A potential connecting point was made more clear on Monday, when Walmart entered the fray. The retailer announced a new partnership with the National Entertainment Collectibles Association that will result in a new platform, called AutoT, that enables digital collectibles.

AutoT will have a series of rare variants of collectibles and figures that are signed by stars and creators.

Here's how it works: To access the platform, customers will be able to purchase a box from Walmart that is tied to a specific pop culture property. Upon purchase, they enter the digital code found on their Walmart receipt into a personal account at AutoTVault.com. This reveals which collectible item they’ve received. Collectors will be able to store a digital collectible for up to two years free of charge in the NECA’s Vault, or have a physical item shipped to them.

Launching on Oct. 6 at Walmart’s website, the platform will debut with collectible figures from Teenage Mutant Ninja Turtles, featuring Shredder, Renet and Foot Soldier, with potential for fans to receive versions of the digital figures signed by co-creator Kevin Eastman. Exclusive lithographs from the TV icon and artist Bob Ross will also be available at launch. New products are set to drop at regular intervals, Walmart said.

shredder figure A Shredder action figure. (Courtesy photo)

For Walmart, this is an extension into a new form of commerce as it looks toward the future of retail, which has long been built around physical goods. Coupled with last week’s announcement that it is building a large experience in Roblox, it’s clear the world’s largest retailer wants to have a presence wherever goods are being bought and sold. The throughline here is that digital collectibles can usher in an evolution of shopping.

“At Walmart, we are always finding new ways to bring innovation and one-of-a-kind offerings to our customers,” said Laura Rush, SVP of electronics, toys and seasonal at Walmart US, in a statement. “NECA’s unique collectibles and inventive AutoT platform offer a new type of shopping experience to shoppers, ensuring that Walmart is bringing the best in tech and entertainment to customers nationwide.”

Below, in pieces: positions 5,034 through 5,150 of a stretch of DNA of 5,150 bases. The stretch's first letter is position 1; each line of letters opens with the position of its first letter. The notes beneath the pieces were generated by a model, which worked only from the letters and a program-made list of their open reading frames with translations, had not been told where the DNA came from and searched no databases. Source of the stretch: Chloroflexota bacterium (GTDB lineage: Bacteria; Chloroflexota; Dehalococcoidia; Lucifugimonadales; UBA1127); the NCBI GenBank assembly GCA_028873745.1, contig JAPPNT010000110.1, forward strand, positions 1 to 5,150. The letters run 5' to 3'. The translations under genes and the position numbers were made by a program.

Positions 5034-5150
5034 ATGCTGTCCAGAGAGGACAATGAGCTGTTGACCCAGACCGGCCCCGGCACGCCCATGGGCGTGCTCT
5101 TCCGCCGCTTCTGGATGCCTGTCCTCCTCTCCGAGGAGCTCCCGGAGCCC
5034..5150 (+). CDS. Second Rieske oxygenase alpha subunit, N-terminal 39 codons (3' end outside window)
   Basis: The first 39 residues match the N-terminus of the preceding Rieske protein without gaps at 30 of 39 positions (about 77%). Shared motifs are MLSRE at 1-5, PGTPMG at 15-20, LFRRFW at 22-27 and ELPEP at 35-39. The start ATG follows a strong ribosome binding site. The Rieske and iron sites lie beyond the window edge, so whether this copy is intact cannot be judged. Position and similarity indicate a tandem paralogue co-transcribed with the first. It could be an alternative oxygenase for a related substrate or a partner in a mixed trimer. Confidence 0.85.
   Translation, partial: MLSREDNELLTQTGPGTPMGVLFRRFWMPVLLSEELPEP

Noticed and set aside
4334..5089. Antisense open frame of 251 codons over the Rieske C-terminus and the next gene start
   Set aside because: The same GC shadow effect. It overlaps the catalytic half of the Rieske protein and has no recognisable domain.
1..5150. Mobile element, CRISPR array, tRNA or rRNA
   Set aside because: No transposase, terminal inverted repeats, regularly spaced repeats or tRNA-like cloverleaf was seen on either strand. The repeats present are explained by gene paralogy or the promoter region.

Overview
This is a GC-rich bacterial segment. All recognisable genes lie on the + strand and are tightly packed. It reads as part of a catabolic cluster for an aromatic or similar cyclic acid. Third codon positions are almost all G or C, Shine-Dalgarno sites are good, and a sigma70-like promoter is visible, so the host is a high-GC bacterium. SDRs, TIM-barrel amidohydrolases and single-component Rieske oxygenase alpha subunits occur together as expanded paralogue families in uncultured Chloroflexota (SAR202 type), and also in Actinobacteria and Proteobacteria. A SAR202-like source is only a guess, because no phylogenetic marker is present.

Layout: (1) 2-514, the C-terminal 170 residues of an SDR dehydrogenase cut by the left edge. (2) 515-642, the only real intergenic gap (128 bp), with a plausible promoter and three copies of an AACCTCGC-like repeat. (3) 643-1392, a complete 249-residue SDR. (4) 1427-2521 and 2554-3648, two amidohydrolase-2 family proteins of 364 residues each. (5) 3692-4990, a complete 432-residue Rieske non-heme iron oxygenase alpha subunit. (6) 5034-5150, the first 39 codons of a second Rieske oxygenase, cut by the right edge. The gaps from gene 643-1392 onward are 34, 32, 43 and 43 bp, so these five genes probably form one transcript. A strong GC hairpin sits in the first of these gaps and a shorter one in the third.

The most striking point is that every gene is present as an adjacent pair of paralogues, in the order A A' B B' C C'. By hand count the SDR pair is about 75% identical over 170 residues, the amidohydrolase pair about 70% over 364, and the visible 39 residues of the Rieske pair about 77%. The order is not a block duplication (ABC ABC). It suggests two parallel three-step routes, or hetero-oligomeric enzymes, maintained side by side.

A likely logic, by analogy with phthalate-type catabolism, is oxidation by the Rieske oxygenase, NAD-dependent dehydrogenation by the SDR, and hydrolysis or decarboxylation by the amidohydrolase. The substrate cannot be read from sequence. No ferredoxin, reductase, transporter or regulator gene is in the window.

This may be a test not only of the tools and shopping functions, but also where value is shown. Will a person find value in a digital work that can be linked to its creator in the same they would a physical work that has touched the artist's hands? In other words, can Bob Ross' resurgence courtesy of memes and YouTube translate to people wanting to own a piece of his work?

NFTs on Instagram. (Photo via Meta)

Given that art is involved, it's also worth considering what will happen when the gallery wall is removed. The ability to display and share collectibles in common spaces may also be valuable. One avenue arrived last week. Meta opened up the capability for users to share digital collectibles that they have purchased or bought on Facebook and Instagram to everyone. These collectibles can also be shared between the two platforms. Making good on an announcement it made in May, Meta said users can now connect a digital wallet and display NFTs from those wallets on the platform, The NFTs will have a shimmer effect, and public information like a description of the NFT can be displayed. The work can be attributed to both the creator and collector.

As Ianone referenced, these are nascent launches. They may not be the versions that last, but they are important steps toward pushing this form of collectibles into wide release. Provide the tools, figure out what people find valuable and new markets can take root.